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Tennessee ranks as only the 36th largest state in the Union (and actually, it roughly matches the size of South Korea, though Indiana, number 38, gets closer), but it still takes between three and four hours to drive from its first city to its second. The high-rises and elevated freeways of Nashville (not to mention its scores of construction cranes, hard at the apparent work doubling the size of the city) came into view just as the desperation for some urbanity was about to get the better of me.

We’d also felt a desperation for nachos for some miles, and so made for an oasis in Midtown (not to be confused with Oklahoma City‘s MidTown) called, simply, Tavern, whose staff, seeming to sense our weariness, seated us in a corner circular booth of our own, poured us some restorative cider and sangria, and served us a heap of tortilla chips, cheese, guacamole and something called “angry chicken.” On the table stood a variety of hot sauces, three of which came in brown eye-dropper bottles labeled only “X,” “XX,” and “XXX.”

simpsons sunsphere

After dinner we took a walk through Music Row (small speakers embedded in whose sidewalk utility boxes pipe out the hits 24/7), ending up at the kind of third-wave coffee shop, built in the comparatively cavernous space of a renovated garage, that makes you wonder not whether you could move to its city, but how soon you should. It helped that, from what I could tell through their illuminated floor-to-ceiling windows, all the nearby condos (whether still under construction or very recently finished) looked comfortable indeed.

Part of me wondered if I’d see anything like it in Knoxville, but a bigger part of me — just like any thirty-year-old American male, and thus exegete of The Simpsons‘ 1990s golden era — wondered what I’d find when I made my own pilgrimage to the Sunsphere, at which Bart, Milhouse, Martin and Nelson once arrived fourteen years too late for the 1982 World’s Fair (and ultimately knocked over).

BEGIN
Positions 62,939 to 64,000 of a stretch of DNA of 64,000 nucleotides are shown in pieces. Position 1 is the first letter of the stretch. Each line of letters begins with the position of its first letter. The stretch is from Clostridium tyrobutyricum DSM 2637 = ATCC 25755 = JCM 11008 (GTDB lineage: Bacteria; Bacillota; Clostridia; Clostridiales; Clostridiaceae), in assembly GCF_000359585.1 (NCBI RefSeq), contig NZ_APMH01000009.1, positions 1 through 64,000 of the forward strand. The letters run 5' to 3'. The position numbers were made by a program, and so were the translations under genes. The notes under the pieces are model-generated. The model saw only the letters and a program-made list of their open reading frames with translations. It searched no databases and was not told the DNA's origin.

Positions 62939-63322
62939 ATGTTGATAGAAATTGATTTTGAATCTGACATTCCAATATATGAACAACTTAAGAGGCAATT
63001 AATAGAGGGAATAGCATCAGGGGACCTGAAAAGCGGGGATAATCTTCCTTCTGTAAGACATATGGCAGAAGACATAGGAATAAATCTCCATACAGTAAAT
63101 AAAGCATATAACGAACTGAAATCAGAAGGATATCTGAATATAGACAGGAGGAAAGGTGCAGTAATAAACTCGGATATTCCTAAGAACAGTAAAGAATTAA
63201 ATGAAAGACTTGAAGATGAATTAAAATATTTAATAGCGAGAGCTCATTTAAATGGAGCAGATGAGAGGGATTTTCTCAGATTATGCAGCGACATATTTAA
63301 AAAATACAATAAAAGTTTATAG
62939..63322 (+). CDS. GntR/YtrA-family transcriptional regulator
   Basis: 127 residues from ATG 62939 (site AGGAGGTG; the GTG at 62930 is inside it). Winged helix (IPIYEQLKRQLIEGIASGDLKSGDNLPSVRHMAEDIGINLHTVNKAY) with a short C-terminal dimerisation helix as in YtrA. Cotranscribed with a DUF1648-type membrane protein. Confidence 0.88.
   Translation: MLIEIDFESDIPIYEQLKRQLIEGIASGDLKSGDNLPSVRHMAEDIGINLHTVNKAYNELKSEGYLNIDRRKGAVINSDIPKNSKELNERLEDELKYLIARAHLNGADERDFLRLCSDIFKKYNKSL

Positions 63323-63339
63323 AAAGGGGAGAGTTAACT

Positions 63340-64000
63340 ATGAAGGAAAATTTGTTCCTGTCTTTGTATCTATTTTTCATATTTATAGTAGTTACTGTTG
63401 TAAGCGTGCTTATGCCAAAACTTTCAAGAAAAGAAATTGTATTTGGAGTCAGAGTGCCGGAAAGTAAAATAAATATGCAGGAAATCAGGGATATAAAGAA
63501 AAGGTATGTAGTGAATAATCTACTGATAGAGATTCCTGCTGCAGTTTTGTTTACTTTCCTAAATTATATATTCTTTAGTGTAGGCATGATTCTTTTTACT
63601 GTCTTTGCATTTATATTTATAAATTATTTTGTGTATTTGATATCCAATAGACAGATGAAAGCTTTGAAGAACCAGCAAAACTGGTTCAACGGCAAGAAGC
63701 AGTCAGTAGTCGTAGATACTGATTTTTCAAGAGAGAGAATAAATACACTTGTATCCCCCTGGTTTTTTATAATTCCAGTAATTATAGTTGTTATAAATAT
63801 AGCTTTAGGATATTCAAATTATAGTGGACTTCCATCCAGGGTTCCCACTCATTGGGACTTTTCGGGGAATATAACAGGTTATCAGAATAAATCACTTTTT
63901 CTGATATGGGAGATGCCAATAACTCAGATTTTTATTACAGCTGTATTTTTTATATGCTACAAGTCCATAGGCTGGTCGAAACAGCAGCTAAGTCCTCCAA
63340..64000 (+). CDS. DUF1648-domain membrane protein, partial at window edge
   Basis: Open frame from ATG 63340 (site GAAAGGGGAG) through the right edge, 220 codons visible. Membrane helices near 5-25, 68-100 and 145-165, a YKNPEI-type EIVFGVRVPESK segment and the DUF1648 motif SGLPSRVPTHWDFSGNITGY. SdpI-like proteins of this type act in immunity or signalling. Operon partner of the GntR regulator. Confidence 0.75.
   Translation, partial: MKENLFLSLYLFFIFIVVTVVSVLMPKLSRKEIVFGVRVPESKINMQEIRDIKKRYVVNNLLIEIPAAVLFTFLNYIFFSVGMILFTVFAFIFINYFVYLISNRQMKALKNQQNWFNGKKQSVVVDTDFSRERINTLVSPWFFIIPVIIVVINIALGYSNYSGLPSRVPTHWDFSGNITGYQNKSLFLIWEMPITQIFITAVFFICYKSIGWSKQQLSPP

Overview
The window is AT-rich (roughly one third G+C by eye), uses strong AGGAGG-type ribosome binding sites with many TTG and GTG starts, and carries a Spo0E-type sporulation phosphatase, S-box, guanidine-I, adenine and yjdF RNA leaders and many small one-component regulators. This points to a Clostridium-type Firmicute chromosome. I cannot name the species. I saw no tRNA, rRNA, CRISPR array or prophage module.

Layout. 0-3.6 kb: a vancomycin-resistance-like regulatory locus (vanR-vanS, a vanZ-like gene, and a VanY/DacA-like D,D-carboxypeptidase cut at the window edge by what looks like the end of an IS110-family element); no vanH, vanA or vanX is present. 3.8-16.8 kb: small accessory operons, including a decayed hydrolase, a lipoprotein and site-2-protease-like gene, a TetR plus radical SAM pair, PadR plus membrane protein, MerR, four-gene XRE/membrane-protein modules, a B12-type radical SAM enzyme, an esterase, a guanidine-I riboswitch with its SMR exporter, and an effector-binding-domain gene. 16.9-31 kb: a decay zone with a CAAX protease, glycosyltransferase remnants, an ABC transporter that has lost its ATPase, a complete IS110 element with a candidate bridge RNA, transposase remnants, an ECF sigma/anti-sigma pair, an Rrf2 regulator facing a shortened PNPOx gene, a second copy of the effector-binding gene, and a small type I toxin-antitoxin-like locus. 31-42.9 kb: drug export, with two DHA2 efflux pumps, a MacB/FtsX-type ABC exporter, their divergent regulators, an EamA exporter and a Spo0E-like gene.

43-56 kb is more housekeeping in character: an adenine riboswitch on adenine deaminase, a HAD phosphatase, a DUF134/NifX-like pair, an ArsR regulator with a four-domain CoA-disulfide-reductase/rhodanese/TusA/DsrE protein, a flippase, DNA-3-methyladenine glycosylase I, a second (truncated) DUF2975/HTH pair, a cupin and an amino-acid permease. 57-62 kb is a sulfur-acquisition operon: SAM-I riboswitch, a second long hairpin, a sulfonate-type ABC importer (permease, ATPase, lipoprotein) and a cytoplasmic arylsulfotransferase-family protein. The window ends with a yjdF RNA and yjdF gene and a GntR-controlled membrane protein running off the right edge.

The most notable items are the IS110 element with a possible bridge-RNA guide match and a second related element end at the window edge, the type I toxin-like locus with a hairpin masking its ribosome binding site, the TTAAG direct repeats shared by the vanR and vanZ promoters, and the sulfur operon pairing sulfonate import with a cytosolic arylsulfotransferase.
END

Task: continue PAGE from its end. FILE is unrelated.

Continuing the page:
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I enjoy old World’s Fair grounds, and the park Osaka maintains at the site of Expo ’70 remains, for me, the old World’s Fair grounds to beat. Knoxville’s modest but pleasant equivalent doesn’t beat it, but there you can visit the Sunsphere’s observation deck and behold all of Knoxville laid before you for free, each vista’s accompanying display informing you of, say, the city’s title of red panda capital of the western hemisphere. (It reminds me of the non-free towers that overlook some Asian cities, especially Busan’s, though the Sunsphere boasts something called the “Icon Ultra Lounge” — currently closed, like Memphis’ trolleys, for renovation.)

If I lived in Knoxville, I’d live in the condo building with the best Sunsphere view, a converted candy factory from the turn of the 20th century with a chocolate shop on the bottom floor. As I stocked up on Sunsphere bars there, the owner excitedly told us about the coming developments in Knoxville’s own downtown revitalization, working in a sentiment I’ve heard in almost every city on this trip, and indeed almost every city in America from Los Angeles on down: “If you’d told me this place was going to come back to life ten, fifteen years ago, I’d never have believed you.”